When my husband Christopher and I began to realize that retirement was within our grasp, we knew we wanted to be in an area that would allow us to live comfortably on our pensions, enjoy a moderate climate, and be able to give back to the community. Cotacachi, Ecuador, has exceeded all our expectations.
We began planning to move to Cotacachi, in the Ecuadorian Andes, several years before our retirement. Both of us had spent our lives in service careers; Chris retired as the captain of police and I was the director of special services in our town in New Hampshire.
Now we have a beautiful home in a complex with a diverse population. There are expats from around the globe, but there are Ecuadorian families, as well. One of our neighbors described our complex well when he said that it’s like waking up in a resort every day.
But in retirement, particularly in a different country, you need to create new networks of friends and support. You must decide what to do with the newfound freedom you have.
My passion has always been working with children, particularly those with disabilities. In discussions with Ecuadorian families, I came to understand that services for children with disabilities were significantly different from what I was used to.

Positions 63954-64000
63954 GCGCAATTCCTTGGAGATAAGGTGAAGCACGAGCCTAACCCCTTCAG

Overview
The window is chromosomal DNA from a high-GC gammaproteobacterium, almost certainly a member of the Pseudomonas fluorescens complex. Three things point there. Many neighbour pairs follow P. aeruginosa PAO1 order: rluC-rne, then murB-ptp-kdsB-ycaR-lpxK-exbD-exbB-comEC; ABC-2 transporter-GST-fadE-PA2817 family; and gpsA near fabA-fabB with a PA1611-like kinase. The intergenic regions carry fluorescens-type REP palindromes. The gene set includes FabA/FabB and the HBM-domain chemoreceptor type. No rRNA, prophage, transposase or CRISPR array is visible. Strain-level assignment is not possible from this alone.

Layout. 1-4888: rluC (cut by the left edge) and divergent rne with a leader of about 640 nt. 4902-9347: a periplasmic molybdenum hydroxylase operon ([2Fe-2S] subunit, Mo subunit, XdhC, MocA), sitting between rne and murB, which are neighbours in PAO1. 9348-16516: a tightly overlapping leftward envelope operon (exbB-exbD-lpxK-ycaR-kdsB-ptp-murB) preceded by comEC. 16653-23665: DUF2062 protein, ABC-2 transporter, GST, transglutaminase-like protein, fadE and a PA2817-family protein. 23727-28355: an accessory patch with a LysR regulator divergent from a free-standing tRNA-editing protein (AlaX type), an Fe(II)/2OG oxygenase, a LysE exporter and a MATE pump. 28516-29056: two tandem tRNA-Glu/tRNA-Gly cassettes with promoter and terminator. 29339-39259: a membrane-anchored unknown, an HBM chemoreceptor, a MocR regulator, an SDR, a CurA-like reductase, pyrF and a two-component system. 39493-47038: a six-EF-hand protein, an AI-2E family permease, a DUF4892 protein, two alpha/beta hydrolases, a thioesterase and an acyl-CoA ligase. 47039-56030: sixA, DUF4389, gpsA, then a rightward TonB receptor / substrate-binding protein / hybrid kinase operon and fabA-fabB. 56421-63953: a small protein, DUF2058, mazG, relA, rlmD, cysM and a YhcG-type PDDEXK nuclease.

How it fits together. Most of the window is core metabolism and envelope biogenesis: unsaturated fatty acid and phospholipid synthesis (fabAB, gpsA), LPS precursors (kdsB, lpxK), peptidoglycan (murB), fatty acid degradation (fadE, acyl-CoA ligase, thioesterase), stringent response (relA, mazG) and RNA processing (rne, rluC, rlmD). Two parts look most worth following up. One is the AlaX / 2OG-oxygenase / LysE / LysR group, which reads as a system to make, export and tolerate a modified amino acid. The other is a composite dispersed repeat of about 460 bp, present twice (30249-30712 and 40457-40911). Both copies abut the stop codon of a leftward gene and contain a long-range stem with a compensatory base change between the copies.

As a result, a group of us, including families and members of the community, began a Special Olympics team in Cotacachi. The community really came together, and we soon felt an integral part of it. Parents were consistently challenged to become vocal advocates for their children. They attended meetings, participated in fundraising, and became convincing public speakers.
People came and went in assisting us in the development of this project. We were lucky to have a good friend, Oswaldo Rueda, who is an attorney in our town. He consistently provided us with advice and support. When we offered to pay him for the help, he always declined as he believed in what we were trying to do.
Somewhere along the way, any worries we had about fitting in, learning the language, or feeling unfulfilled by our retirement were banished. We are so fortunate to have become involved with these families that welcome us into their homes. They have become our very dear friends, who continue to teach us about the culture of Ecuador.
Our team was approved by Special Olympics Ecuador after eight months. We now happily serve 25 children and young adults. We continue to have more children join, from our town and from surrounding towns, too, because there simply aren’t many other clubs in our area.
This past November, we left our home in Cotacachi and drove across the country to Manta, to the first national games on the beach. Four of our children participated, and we returned with six medals!
What happens next, I have no idea. I can say that this retirement continues to provide us with meaning and gifts that are beyond what we could have dreamed of when we began this journey.
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